From rough cut to festival: How WIFTV and the Film & Media Showcase helped me finish a film

By Sandra Ignagni

Sandra Ignagni Picture-3Once a month Vancouver filmmakers gather at the Film & Media Showcase to watch a selection of short and feature-length films in a casual and supportive environment. Co-hosted by three artist-focused British Columbia organizations – Women in Film + Television Vancouver, Cineworks and DOC BC – the event offers filmmakers an opportunity to screen their work and discuss their creative process – both successes and challenges.

Last summer, WIFTV selected my short documentary One Step at a Time: A Story About Women and Shoes for screening at the showcase. The film, a portrait of four young women in Toronto and Vancouver who are embarking on unconventional careers in the traditionally male-dominated fields of cobbling and shoemaking, was decidedly in rough-cut stage. Continue reading

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Vampire Superstition in Eastern Europe – The Cursed Days at #VIWIFF2016

The Cursed Days_Nataša NinkovićDid you know that the word “vampir” (vampire) originated in Serbia? The vampire superstition started in the 18th century when, as legend has it, a villager was accused of killing nine people after his death. Continue reading

Genius In The Wild – Nell Shipman’s Story at #VIWIFF2016

Nell Shipman dog lake shot95 years ago, she drove dogsleds, pioneered the nude scene and insisted in the human treatment of her animals’ co-stars. She lost everything but heart. And then she vanished . . .  Continue reading

A Match Made in Mentorship Heaven – Writer Christina Sicoli reports from the Whistler Film Festival

Opening Gala at the Whistler Film Festival

The Whistler Conference Centre is buzzing with activity come festival time.

There were more talented people than her but they quit. Don’t quit. Go back to your craft, back to your voice, but don’t quit.”–Meg LeFauve (Variety’s 10 Screenwriters To Watch).

THE MORNING AFTER. A cup of coffee, an over-stimulated body and a blog entry. I’ve been staring at my computer not knowing where to begin. But as I’m learning with most beginnings, they constantly shift and give birth to newer ones. So I asked myself, “What began for me with this new experience”?  Continue reading

Journalist Heidi Honeycutt about women directing genre and programming the Etheria Film Night Showcase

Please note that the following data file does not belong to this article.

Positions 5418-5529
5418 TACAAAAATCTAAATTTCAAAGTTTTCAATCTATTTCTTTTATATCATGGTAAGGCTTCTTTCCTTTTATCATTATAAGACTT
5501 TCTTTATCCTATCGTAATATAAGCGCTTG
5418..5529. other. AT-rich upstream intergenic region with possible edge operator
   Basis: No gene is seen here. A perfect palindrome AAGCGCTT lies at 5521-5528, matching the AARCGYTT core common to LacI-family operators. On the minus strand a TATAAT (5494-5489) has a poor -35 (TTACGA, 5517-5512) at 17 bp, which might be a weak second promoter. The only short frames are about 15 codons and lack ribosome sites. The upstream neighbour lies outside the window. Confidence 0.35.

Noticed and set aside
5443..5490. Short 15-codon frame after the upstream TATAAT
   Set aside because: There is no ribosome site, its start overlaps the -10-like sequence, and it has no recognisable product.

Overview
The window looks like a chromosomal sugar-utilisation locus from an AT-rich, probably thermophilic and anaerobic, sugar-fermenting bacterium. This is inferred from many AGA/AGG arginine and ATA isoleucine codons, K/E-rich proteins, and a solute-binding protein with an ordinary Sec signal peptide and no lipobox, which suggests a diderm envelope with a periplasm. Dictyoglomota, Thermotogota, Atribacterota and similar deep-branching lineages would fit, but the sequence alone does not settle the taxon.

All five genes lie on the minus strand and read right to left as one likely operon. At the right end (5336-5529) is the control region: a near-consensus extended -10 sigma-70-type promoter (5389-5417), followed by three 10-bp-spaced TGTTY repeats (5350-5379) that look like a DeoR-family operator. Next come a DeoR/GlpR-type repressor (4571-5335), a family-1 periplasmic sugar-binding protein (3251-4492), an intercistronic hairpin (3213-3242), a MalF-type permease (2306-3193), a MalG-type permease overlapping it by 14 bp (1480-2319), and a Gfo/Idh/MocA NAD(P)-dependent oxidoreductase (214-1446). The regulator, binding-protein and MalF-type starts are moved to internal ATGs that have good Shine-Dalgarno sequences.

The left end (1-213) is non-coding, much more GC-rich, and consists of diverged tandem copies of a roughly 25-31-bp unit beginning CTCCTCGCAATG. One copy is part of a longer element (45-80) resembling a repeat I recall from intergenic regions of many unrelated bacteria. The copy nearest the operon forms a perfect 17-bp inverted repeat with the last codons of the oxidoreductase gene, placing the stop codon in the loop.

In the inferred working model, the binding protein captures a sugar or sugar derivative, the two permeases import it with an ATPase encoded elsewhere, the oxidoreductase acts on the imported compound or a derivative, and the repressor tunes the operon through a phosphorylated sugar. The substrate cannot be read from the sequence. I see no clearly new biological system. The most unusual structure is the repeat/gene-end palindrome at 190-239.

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Etheria Film Night is an annual one-night showcase of the best new short genre films (horror, sci-fi, fantasy, action, comedy, thriller) directed by women. The festival’s goal is to connect industry professionals with untapped female directing talent for genre film and TV series. Continue reading

#VIWIFF2015 Award Winners

Pauline Egan with the Legacy Awards trophy

Pauline Egan with the Legacy Awards trophy

The 2015 Vancouver International Women in Film Festival is a wrap! It was a wonderful, five-day event filled with film screenings, workshops, parties and an award show.

Congratulations to all participating festival filmmakers for their magnificent work, many thanks to all sponsors, community partners, media partners, volunteers and organizers for the hard work and the social media shoutouts, which made all the difference!

The following awards were announced on Closing Night, March 8, at the Vancity Theatre. Continue reading

Movies to Watch with That Special Someone

Some say that rom-coms and dramas focused on love stories are the main reason we  go to the movies in the first place. If you’re looking for movies to watch on Date Night with your significant other, here are the best picks for a little romance.

As a side note, our judges and Festival Committee are especially pleased that this year’s line-up features several films which aren’t your “classic” boy-meets-girl stories–four of the seven films below have LGBTQ2S presences.

Continue reading

Fun Facts: Michelle Thrush

Canadian actor Michelle Thrush is the subject of the eponymous short documentary directed by Shannon Kaplun and narrated by Adam Beach. Thrush, one of the stars of APTN’s Blackstone and CBC’s Arctic Air series, is especially unique among the Canadian film and television industry. Here are a few funny and interesting facts about what was going on behind the camera for Kaplun, and about Thrush herself:

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  • Michelle lived ‘off the grid’ with her two children for 2 years. They had to grow, hunt and collect their food and water.  In the winter they had enough solar power to watch 1 DVD! They had no cellular reception – a talent agent’s nightmare.
  • Kaplun says the three biggest challenges of making this film (and others in the Catch the Dream bio series) were geography, power, and communication–she had to work with four different male producers from three different cities and time zones in two different countries!
  • Did you know that lamas are fiercely protective?  They are gentle with children but drive off wild cats – the crew worked with three of them when shooting Michelle’s main interview at wildcat ranch near Calgary. You can see them in the credits, which Kaplun considers an especially fun memory making this documentary.
  • Thrush’s big screen debut was alongside Johnny Depp in Deadman from 1995.

Don’t miss the short documentary Michelle Thrush Sunday, March 9th 1:00-3:30 pm.

#Daretotell why you are interested in watching this film to win prizes in our social media contest.